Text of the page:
Immunisation

Information from health professionals

Every parent should have access to a trained health professional to chat about the risks of catching the diseases and about the benefits and potential risks of immunisation for their own child, and the population in general. In addition to their GP, health visitor or practice nurse, there is also an immunisation advisor in each local health protection unit, whom parents can talk to about their child's immunisations. (See Public Health England for details about local contacts). The GP can also refer parents to an immunology paediatric specialist for further advice on immunisations, if appropriate. 

Many parents we interviewed felt strongly that doctors, health visitors and midwives would not give advice to parents if they believed it wasn't true or safe. Some felt that, when making decisions, it is best to be led by the health professionals because they are the experts. 

In the past decade, however, some parents in the UK have doubted the information they received from health professionals about their child's immunisations. 

“I talked to my GP who I've always trusted implicitly and she said that the MMR was safe as far as she knew and that was the first time that I thought, but you work for the NHS I bet that's not true what you told me. Which now a year after he had the MMR it's quite bizarre to think I could have thought that about my GP.”  [Interview 31- Mother of a 2 and half-year-old boy.]

Sensational reporting in the media, conspiracy theories, and lack of trust in the government, has done much to place doubts in the minds of some parents about the information given by health professionals about immunisations in the belief that they were following a government agenda, which might not be appropriate for their child. 

However, health professionals do now have a huge body of research evidence available to them, all of which indicates the effectiveness and safety of the vaccines.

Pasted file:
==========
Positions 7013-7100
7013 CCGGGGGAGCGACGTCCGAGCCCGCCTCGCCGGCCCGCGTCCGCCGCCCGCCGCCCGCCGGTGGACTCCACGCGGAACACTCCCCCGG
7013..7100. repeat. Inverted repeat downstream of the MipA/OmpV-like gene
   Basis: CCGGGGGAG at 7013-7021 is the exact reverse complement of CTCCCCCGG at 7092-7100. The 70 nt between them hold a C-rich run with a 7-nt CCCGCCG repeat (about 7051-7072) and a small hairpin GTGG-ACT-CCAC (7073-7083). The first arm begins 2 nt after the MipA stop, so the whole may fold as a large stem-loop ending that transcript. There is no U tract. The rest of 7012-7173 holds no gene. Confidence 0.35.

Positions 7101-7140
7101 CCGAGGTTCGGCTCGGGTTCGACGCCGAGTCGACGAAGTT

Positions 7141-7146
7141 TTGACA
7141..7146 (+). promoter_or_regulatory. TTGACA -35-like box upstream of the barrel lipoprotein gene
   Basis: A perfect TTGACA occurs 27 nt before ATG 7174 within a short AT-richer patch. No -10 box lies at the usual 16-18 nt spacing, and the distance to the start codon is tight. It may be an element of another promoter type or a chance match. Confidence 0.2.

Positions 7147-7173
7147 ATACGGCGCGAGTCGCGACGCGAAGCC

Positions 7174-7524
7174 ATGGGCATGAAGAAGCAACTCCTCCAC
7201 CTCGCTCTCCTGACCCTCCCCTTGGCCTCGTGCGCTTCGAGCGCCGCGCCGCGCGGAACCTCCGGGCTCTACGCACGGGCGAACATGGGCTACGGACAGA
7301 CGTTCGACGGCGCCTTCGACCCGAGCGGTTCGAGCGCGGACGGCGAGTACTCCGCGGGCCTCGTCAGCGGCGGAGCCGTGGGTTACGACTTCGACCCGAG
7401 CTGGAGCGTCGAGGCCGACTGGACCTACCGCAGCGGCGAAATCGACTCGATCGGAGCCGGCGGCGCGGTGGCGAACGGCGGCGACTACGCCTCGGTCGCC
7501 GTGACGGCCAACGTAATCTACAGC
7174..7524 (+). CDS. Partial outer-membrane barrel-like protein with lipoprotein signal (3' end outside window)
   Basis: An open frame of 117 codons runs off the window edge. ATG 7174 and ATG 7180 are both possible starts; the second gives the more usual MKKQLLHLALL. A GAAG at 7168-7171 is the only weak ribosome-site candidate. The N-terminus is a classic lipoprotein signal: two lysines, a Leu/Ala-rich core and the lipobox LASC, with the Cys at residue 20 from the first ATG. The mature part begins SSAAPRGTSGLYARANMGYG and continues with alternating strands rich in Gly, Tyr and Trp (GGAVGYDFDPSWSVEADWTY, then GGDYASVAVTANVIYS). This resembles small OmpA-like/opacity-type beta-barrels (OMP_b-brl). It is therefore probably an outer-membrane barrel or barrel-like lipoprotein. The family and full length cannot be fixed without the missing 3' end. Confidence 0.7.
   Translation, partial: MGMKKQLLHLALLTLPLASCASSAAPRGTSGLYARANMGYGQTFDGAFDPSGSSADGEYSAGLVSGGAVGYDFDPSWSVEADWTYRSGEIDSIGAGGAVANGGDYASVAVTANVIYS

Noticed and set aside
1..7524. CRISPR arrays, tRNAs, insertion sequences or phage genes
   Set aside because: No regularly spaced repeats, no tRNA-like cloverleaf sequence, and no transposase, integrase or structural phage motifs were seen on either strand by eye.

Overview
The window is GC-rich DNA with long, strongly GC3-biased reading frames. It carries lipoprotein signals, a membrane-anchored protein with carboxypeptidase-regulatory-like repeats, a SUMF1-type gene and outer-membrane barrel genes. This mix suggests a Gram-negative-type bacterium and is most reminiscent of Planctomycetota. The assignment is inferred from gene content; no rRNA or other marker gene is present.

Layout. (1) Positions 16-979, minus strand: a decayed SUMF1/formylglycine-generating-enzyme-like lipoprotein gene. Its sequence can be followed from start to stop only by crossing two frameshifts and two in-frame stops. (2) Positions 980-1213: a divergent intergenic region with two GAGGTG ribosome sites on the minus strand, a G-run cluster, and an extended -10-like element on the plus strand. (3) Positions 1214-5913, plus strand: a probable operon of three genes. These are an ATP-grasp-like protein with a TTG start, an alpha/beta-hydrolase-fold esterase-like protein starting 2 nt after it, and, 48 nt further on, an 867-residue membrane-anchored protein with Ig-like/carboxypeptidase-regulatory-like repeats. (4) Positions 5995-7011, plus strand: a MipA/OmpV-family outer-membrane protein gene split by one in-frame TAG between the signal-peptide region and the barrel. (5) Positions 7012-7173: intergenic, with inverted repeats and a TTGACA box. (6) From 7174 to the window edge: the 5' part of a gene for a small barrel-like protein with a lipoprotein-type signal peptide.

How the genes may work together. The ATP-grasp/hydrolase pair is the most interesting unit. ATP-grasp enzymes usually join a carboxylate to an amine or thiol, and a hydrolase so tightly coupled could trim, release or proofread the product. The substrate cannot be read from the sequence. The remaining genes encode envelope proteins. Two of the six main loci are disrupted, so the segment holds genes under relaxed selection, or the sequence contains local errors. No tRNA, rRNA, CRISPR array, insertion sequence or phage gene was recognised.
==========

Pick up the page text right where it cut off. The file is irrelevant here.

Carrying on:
The overwhelming majority of parents believe in immunisation for their children. We have however included here the views of a few parents who do not believe immunisation is right for their own child based on their personal beliefs. Their views represent a small proportion of the population.

Parents had talked to their health visitor, the practice nurse, their GP, their midwife, and in some cases to an immunology specialist or to a homeopathic practitioner. Some got a second opinion from a private GP or medically trained friends and relations. 

Most parents found that talking to health professionals had been the best source of information to reassure them when they had concerns about immunisations. Parents' perceptions of the information given by health professionals were sometimes affected by how well they knew their GP.

Some parents said they would have liked more information on immunisations from health professionals, for example, getting answers to the questions they had, getting further information on facts they had read about, or talking about their particular concerns (see 'What type of information do parents want?').

Some parents took on board information from health professionals as part of their information seeking process but they personally believed that information from health professionals was unlikely to be objective and likely to be leaning strongly in favour of immunisation. A small number personally believed that the general practice team could not give unbiased information about immunisations because they were obliged to follow the Department of Health guidelines. As mentioned above, there is a considerable amount of research evidence to suggest that vaccines are safe and effective.

Do doctors get paid for immunisations?
In the NHS, childhood immunisations have been part of the service that GPs are contracted to provide, and they do not get paid extra for each child who is immunised. There is a scheme to give general practices small additional payments if they meet certain targets set by the Department of Health, and the targets include childhood immunisations. The money from these bonuses goes into the practice account and is not given to an individual doctor or nurse. Childhood vaccines are bought from pharmaceutical companies by the Department of Health and distributed at no cost to the general practices. The arrangements for adult vaccines, for example the annual influenza campaign (flu vaccine), and for travel immunisations are different, and there is a more direct link between the number of immunisations given and the money earned by the practice. Doctors are paid for immunisations given privately outside the NHS.

Last reviewed October 2015.
Last updated July 2013

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